| 2:25 pm on Mar 7, 2008 (gmt 0)|
Look at the options on your wordpress dashboard.
Look for something like blog address if I remember correctly.
Just add the www to that and that will do the trick
| 2:50 pm on Mar 7, 2008 (gmt 0)|
> No-www is an initiative to make all websites accessible from both the http://www.example.com/ and http://example.com/
That's rather foolish. Obviously, they don't understand the meaning of the "www" subdomain, and they sure don't understand duplicate content issues or SEO.
Please let us know how this turns out for you.
| 3:13 pm on Mar 7, 2008 (gmt 0)|
Make sure you also check your 'privacy' settings.
The last recent installation I did blocked all bots and search engines by default !
You had to check a box saying something like make my site public or something.
| 3:24 pm on Mar 7, 2008 (gmt 0)|
I was rather surprised myself with all these wordpress regulations.
I still didn't have time to dive into this problem, but I did check the admin panel, triple checked it, and there is no option to specify URL address (like for example PHPBB admin panel has).
I'll try wordpress support sites when I manage.
As for www vs no-www, I must also agree that is sounds foolish to abolish www. For one thing I'm pretty much aware that there are many people that still punch urls in google instead of address bar (especially here in Eastern Europe :) ), and I recall some old folks thinking that something is wrong with the webpage if they cant see the "www" part : )
Funny thing when we corespondent among experts, but your average surfer might go: "OMG, it could be a virus! It ate the www part! Now it's after my credit card, I better hide my wallet !"
| 3:44 pm on Mar 7, 2008 (gmt 0)|
What I said is that it is foolish to allow a Web site to be directly accessible from both the www- and non-www variations of the domain. It does not matter which one you choose, but there must be only one "canonical" address; All other variations must be 301-redirected to the canonical address.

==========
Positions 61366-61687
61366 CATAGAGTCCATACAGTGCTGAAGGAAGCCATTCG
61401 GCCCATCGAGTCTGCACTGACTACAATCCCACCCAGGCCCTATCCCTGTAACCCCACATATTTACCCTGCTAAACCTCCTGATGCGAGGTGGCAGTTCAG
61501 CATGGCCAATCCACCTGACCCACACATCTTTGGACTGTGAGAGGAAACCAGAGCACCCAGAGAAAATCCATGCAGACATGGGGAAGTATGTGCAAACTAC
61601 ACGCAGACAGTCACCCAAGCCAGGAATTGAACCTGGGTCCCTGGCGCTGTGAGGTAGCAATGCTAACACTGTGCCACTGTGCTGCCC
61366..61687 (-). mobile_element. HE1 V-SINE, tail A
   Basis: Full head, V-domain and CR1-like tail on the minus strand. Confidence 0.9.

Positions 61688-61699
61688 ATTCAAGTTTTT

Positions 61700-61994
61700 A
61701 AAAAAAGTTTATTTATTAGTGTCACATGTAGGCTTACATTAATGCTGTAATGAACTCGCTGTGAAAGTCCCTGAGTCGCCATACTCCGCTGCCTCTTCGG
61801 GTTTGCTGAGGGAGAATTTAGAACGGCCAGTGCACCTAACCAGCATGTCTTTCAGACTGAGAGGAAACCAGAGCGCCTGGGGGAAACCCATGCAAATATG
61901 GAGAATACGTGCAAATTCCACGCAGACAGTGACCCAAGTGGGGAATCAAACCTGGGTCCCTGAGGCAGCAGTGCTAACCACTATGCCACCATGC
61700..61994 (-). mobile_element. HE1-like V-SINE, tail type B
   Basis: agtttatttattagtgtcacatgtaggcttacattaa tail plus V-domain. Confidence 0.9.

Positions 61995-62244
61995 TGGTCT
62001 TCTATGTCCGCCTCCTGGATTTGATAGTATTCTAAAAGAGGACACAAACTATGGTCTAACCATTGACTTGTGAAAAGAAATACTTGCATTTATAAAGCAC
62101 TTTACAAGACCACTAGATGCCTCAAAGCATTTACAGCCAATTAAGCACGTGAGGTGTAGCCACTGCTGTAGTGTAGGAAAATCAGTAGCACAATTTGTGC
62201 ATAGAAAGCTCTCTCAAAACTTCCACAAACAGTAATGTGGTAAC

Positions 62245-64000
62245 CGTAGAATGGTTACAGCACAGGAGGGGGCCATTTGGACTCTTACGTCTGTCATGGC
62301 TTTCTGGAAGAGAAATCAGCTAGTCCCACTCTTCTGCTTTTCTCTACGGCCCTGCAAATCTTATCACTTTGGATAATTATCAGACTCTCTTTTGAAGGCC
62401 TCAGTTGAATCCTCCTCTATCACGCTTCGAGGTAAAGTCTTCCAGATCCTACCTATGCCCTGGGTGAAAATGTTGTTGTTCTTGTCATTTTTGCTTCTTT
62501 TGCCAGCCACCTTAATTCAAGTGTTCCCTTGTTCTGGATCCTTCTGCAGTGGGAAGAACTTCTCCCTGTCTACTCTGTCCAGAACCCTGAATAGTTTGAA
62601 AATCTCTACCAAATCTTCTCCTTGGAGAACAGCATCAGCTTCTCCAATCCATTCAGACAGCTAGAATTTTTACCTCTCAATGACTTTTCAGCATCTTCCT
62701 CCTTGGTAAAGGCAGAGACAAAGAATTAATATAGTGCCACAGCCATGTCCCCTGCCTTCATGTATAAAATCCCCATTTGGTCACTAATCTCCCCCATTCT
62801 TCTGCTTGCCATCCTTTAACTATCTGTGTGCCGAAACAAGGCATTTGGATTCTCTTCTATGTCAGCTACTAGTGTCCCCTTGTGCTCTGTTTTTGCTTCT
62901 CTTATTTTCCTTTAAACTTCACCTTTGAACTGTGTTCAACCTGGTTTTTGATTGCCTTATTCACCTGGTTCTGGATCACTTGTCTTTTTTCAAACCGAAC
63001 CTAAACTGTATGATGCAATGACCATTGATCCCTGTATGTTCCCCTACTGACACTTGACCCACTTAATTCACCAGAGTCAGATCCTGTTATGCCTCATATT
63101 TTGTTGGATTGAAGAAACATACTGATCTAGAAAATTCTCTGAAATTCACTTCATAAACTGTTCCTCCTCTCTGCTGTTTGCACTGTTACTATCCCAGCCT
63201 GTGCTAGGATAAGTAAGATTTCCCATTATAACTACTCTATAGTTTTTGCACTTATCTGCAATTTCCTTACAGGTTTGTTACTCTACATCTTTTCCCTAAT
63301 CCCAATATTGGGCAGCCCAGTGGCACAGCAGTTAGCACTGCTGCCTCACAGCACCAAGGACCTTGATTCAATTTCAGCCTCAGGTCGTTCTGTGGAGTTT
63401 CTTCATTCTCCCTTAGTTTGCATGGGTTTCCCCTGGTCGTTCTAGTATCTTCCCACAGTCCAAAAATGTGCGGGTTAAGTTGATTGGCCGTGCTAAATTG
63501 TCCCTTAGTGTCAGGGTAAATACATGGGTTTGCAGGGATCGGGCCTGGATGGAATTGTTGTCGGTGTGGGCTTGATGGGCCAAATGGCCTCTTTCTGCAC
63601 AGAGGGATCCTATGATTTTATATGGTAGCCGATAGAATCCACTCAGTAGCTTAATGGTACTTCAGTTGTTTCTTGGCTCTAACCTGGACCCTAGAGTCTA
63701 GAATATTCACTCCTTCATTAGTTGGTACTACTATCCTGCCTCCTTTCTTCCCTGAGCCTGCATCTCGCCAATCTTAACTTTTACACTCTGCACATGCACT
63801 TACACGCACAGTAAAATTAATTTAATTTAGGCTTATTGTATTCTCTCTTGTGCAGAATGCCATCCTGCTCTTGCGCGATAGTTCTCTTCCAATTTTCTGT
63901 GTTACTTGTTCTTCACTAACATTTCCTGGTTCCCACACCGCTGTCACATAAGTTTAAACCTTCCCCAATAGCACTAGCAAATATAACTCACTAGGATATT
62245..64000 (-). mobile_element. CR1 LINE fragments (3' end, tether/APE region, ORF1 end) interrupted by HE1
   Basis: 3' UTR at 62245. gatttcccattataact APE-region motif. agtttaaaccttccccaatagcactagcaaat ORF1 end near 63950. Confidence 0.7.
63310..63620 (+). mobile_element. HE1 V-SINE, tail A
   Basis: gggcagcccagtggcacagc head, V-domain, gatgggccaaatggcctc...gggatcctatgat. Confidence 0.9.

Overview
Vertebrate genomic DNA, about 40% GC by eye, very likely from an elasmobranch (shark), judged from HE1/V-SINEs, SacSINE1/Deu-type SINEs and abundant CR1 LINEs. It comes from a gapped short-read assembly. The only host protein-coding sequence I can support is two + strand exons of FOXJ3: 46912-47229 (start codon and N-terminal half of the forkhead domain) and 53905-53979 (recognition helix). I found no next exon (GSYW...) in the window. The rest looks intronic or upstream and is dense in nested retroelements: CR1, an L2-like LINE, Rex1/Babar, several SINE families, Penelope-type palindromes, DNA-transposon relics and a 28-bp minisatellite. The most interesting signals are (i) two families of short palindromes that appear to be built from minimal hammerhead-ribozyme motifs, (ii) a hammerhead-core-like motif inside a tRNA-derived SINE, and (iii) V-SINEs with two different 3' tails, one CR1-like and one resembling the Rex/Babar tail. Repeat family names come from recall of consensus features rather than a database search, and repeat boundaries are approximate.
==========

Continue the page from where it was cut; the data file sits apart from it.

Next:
Any other approach risks a ranking loss in the search engines, due to the "duplicate-content penalty" -- Really just the effect of 'splitting' your PageRank and link popularity across multiple URLs in most cases.
This is just another case where people don't let facts get in the way of their opinions... :)
| 4:35 pm on Mar 7, 2008 (gmt 0)|
log in to dashboard
Go to Options
WordPress address (URI):
Blog address (URI):
you'll see those addresses for your site have no www in
add the wwws to both and click update options
| 10:46 pm on Mar 7, 2008 (gmt 0)|
I tried your advice
Dashboard -- Options -- general
Unfortunately I do not have the option to change URI here
This is what I have:
Blog title, Tagline, Membership, E-mail address, Blog language and Default date format (and other time options). That is all I get there, I am logged in as admin.
Maybe there is a difference between wordpress single blog and wordpress multiuser (my case) ?
Anyway I'll keep on trying to make my blog return the www part. As my whole site contains the "www", it would, for a start, be silly to have a no-www section.
If I find solution I'll post it immediately.
| 11:01 pm on Apr 10, 2008 (gmt 0)|
Did anyone ever figure this out? I can't find where to change the URL either.
| 9:35 am on Apr 24, 2008 (gmt 0)|
I know this is a fairly old thread, but I did find a solution which you can read about here, its halfway down the page under the user Vimm
It works well, I think if you search the forums at WPMU there are similar fixes for the latest versions
| 4:57 pm on Apr 24, 2008 (gmt 0)|
Thank You - it's greatly appreciated.